York-based house building giant Persimmon is under heavy pressure from some of its major shareholders to oust its CEO Jeff Fairburn unless he agrees to give up most of a highly controversial £110 million pay package, according to a report in The Sunday Telegraph.
The newspaper said the shareholders have warned the company that the record-breaking payout is “unsustainable.”
One big shareholder told The Sunday Telegraph that it would want to see Fairburn give up at least 90% of his pay in order to keep his job, “and even that would be very generous.”
“At the end of the day, it’s simply far too much money for putting up a few timber-framed houses”, the investor said.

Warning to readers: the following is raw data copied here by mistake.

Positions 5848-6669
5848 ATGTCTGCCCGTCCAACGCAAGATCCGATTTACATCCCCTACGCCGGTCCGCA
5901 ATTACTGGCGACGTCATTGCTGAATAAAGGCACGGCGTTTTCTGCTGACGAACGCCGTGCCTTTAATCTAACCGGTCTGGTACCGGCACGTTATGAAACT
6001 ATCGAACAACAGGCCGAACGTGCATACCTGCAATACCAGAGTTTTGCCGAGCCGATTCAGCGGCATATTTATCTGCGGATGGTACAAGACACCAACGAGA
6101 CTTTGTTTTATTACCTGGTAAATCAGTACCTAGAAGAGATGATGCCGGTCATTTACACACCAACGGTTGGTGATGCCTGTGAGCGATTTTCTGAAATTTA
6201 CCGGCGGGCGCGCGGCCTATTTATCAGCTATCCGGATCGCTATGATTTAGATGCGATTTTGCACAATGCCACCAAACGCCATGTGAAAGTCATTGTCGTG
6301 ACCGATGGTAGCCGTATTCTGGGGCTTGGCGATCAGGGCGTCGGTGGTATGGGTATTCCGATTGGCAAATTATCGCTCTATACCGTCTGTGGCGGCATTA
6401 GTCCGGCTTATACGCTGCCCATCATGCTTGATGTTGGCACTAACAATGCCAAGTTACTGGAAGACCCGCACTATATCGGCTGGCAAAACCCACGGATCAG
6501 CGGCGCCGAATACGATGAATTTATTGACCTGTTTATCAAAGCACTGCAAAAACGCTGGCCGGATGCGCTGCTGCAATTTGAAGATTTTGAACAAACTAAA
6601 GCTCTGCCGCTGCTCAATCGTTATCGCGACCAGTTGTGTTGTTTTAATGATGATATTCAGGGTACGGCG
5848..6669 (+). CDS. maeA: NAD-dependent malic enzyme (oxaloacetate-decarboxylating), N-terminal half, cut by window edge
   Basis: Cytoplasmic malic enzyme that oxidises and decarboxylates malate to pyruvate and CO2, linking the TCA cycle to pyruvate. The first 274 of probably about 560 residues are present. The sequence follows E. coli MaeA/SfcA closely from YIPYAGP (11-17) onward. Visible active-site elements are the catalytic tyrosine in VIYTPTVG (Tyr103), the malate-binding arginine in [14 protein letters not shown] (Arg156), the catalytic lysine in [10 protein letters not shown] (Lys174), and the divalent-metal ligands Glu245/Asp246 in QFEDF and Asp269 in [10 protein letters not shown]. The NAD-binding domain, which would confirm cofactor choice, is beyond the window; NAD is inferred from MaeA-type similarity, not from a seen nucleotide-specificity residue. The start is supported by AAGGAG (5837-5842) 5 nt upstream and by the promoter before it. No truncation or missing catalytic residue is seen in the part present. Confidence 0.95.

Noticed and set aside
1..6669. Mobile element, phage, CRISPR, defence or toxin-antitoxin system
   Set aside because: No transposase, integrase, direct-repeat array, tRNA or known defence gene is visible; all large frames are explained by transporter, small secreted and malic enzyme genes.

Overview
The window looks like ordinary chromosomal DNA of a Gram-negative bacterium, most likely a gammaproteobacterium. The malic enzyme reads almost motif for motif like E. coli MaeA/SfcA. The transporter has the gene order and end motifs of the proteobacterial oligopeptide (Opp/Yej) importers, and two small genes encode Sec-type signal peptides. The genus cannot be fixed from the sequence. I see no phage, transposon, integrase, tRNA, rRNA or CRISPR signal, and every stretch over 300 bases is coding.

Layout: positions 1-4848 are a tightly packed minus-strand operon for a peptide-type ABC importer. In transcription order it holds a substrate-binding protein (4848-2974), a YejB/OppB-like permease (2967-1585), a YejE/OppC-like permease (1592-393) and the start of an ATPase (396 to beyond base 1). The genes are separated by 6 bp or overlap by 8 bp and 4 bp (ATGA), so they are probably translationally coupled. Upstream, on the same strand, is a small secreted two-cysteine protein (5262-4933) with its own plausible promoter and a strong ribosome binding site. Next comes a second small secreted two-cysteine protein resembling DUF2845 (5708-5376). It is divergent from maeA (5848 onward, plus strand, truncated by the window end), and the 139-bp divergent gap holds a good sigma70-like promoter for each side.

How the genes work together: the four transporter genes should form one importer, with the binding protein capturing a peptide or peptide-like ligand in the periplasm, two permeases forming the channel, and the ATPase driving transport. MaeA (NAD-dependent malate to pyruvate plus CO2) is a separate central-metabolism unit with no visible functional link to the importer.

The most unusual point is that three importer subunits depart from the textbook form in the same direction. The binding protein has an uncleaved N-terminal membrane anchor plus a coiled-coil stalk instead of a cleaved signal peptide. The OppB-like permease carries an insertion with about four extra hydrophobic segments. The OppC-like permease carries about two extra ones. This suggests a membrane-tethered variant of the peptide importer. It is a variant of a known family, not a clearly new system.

In December, Persimmon said its chairman Nicholas Wrigley would resign and remuneration committee chair Jonathan Davie had resigned amid the row over excessive executive pay at the firm.
Shareholders expressed concern about Persimmon’s long-term incentive plan introduced in 2012, which could see the firm’s management share up to £500 million depending on profit and housebuilding targets — with CEO Jeff Fairburn in line for the biggest potential payout of more than £100 million.
Fairburn defended the plan in January.
“This was a scheme that was launched at a time where the business was looking to move forward, there were stretching targets,” he told Reuters.
“Nobody has yet exercised any of those share options.
“From my own perspective, I have not made a decision and I’ll continue to review that.”